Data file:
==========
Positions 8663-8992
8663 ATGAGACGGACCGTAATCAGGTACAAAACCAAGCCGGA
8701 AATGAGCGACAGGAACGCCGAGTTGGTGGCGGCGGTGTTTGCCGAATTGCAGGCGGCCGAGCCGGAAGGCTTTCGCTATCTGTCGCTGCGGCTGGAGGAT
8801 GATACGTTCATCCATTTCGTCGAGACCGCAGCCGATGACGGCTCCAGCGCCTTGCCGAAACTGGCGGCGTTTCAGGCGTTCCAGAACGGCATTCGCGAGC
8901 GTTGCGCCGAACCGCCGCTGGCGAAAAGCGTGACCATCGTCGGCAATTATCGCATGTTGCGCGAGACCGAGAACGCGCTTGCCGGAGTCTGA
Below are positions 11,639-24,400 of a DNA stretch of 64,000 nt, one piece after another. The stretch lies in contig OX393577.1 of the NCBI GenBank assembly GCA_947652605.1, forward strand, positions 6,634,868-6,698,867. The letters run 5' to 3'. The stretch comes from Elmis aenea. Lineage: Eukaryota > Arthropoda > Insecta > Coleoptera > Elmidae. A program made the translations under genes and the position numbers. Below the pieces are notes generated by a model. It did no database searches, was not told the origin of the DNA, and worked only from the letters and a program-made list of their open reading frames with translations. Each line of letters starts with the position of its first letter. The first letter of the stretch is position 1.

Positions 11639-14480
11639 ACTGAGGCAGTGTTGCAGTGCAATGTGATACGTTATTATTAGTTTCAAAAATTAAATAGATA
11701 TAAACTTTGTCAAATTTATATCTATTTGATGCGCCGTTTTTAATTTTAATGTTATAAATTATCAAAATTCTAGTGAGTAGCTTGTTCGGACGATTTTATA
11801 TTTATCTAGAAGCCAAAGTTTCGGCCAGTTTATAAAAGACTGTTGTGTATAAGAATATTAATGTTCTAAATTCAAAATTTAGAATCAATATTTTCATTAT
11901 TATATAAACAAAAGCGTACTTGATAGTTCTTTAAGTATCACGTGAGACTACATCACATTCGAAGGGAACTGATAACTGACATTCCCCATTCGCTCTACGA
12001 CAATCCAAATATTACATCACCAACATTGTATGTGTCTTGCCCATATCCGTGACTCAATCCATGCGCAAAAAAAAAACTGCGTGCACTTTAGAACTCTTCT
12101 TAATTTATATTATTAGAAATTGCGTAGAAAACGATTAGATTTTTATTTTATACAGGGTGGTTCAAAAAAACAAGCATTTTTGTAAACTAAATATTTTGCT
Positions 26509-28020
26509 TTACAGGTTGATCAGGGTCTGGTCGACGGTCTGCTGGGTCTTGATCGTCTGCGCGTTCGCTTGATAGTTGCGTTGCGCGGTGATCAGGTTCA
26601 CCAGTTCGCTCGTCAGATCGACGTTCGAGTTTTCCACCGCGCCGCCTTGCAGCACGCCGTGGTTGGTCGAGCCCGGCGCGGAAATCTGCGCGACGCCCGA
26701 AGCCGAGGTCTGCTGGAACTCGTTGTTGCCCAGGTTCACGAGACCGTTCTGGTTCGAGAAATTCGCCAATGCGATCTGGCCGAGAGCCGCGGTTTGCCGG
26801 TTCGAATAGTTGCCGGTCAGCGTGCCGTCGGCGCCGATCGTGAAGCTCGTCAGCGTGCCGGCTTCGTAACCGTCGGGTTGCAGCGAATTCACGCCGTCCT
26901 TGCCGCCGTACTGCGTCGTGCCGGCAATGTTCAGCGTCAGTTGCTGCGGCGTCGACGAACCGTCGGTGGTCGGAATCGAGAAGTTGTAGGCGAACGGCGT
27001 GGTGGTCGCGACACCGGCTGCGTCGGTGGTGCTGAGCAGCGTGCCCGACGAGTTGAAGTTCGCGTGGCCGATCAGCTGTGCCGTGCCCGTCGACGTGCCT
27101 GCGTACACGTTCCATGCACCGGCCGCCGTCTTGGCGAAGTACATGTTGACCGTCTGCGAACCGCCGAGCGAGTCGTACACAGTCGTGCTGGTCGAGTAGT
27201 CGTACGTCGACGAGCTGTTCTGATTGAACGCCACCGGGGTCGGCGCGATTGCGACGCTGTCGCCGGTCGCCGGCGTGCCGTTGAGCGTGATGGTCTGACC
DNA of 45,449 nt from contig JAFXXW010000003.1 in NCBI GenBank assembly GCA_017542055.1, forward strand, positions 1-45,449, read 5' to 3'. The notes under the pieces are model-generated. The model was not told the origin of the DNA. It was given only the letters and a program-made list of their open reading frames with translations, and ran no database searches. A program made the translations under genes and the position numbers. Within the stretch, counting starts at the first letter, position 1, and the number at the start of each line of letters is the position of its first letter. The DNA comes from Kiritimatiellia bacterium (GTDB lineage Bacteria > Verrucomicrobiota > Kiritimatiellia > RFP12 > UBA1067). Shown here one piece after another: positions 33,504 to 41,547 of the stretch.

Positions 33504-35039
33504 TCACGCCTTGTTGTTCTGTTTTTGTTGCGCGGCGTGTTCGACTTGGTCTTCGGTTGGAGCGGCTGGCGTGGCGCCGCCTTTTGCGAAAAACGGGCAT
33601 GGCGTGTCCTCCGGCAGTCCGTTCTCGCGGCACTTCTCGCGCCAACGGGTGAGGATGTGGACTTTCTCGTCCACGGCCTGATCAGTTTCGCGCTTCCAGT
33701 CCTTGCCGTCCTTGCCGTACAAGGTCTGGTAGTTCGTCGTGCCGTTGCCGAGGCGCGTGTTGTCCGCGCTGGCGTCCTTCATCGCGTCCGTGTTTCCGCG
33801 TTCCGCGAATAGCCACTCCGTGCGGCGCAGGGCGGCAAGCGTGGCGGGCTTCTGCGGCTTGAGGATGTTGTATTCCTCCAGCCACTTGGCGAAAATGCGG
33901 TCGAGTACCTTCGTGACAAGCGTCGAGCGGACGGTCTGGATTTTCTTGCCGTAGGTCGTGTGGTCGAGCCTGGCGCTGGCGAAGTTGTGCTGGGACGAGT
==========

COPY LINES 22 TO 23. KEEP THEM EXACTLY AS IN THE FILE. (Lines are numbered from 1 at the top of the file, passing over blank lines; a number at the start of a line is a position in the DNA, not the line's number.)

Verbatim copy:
27201 CGTACGTCGACGAGCTGTTCTGATTGAACGCCACCGGGGTCGGCGCGATTGCGACGCTGTCGCCGGTCGCCGGCGTGCCGTTGAGCGTGATGGTCTGACC
DNA of 45,449 nt from contig JAFXXW010000003.1 in NCBI GenBank assembly GCA_017542055.1, forward strand, positions 1-45,449, read 5' to 3'. The notes under the pieces are model-generated. The model was not told the origin of the DNA. It was given only the letters and a program-made list of their open reading frames with translations, and ran no database searches. A program made the translations under genes and the position numbers. Within the stretch, counting starts at the first letter, position 1, and the number at the start of each line of letters is the position of its first letter. The DNA comes from Kiritimatiellia bacterium (GTDB lineage Bacteria > Verrucomicrobiota > Kiritimatiellia > RFP12 > UBA1067). Shown here one piece after another: positions 33,504 to 41,547 of the stretch.